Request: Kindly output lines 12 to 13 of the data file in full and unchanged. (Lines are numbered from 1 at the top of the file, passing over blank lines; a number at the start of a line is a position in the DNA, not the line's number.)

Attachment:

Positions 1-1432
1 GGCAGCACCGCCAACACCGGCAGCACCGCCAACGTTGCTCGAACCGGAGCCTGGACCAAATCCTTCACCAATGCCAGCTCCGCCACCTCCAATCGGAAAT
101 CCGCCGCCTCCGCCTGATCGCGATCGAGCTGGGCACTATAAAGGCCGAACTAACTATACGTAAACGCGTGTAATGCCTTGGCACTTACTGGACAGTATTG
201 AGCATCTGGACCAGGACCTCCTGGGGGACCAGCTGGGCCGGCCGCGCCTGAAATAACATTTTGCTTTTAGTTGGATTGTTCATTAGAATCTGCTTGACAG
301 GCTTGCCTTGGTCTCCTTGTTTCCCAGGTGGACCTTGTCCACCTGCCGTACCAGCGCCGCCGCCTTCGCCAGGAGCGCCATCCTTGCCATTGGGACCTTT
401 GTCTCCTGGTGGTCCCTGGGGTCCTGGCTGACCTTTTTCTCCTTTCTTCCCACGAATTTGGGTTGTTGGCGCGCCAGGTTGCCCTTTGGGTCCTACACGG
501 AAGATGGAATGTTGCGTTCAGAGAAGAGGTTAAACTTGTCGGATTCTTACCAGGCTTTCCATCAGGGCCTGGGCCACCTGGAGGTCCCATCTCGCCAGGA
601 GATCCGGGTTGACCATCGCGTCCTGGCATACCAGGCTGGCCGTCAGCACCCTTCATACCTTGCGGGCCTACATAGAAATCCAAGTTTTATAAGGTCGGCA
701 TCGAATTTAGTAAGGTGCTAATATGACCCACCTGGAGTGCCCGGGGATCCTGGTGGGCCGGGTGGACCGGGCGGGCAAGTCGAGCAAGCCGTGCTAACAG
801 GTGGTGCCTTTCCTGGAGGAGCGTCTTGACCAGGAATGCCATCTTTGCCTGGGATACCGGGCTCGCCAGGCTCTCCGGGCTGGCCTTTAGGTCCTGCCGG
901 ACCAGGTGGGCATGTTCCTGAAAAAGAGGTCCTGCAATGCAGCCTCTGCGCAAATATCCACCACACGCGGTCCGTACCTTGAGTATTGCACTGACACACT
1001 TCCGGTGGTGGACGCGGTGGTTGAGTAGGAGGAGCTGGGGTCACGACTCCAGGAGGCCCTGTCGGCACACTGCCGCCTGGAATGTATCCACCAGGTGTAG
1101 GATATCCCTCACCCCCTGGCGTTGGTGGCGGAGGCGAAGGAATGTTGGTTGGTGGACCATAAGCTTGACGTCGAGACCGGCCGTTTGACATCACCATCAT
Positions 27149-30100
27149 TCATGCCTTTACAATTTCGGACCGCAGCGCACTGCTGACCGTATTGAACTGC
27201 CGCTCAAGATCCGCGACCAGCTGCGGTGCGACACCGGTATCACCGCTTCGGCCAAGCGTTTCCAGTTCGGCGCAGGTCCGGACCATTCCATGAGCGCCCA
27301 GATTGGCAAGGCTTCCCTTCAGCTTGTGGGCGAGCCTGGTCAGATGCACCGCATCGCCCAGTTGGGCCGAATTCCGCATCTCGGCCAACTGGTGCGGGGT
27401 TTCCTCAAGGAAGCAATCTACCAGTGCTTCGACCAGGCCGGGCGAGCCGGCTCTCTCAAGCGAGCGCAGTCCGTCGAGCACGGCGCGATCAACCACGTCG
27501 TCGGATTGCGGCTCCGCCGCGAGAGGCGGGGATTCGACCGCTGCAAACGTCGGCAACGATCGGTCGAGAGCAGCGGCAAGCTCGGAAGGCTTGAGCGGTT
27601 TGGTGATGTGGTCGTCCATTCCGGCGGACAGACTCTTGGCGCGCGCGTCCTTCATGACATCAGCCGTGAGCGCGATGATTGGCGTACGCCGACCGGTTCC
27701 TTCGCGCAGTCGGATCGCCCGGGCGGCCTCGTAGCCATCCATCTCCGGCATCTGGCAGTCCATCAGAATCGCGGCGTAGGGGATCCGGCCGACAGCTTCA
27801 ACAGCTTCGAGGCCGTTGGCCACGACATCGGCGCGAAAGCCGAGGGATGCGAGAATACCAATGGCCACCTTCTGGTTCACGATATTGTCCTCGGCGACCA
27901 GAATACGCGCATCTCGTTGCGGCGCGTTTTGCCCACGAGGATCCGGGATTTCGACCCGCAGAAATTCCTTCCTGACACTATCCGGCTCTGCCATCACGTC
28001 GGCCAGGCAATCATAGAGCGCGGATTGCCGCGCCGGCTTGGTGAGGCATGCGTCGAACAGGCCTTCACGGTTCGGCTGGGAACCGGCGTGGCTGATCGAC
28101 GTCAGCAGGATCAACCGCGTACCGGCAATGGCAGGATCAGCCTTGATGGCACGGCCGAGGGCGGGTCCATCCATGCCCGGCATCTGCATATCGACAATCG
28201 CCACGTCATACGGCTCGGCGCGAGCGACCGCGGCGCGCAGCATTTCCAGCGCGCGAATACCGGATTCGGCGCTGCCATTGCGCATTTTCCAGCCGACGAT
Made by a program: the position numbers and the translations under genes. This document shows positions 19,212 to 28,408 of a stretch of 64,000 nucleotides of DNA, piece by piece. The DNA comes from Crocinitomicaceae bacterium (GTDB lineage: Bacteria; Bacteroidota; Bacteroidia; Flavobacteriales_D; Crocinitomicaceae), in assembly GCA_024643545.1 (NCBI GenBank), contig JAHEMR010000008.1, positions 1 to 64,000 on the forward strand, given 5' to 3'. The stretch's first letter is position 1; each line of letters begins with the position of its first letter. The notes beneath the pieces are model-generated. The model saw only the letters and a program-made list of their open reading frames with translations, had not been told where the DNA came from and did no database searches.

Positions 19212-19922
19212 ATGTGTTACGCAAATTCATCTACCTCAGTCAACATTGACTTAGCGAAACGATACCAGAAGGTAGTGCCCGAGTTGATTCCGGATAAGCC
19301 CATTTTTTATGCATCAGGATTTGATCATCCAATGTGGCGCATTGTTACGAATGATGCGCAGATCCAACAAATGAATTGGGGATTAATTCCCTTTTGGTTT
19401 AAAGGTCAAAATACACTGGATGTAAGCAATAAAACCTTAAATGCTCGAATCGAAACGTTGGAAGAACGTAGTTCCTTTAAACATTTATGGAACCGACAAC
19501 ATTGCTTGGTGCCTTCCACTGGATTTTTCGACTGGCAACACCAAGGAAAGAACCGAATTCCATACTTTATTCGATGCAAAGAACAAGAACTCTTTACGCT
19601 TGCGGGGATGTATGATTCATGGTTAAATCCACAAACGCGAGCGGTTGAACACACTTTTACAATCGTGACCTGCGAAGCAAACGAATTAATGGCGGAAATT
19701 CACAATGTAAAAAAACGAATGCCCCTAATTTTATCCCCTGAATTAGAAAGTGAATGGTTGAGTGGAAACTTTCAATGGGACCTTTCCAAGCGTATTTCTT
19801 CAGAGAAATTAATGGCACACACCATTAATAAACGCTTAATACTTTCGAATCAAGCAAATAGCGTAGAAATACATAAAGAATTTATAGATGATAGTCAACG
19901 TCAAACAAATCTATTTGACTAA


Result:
1001 TCCGGTGGTGGACGCGGTGGTTGAGTAGGAGGAGCTGGGGTCACGACTCCAGGAGGCCCTGTCGGCACACTGCCGCCTGGAATGTATCCACCAGGTGTAG
1101 GATATCCCTCACCCCCTGGCGTTGGTGGCGGAGGCGAAGGAATGTTGGTTGGTGGACCATAAGCTTGACGTCGAGACCGGCCGTTTGACATCACCATCAT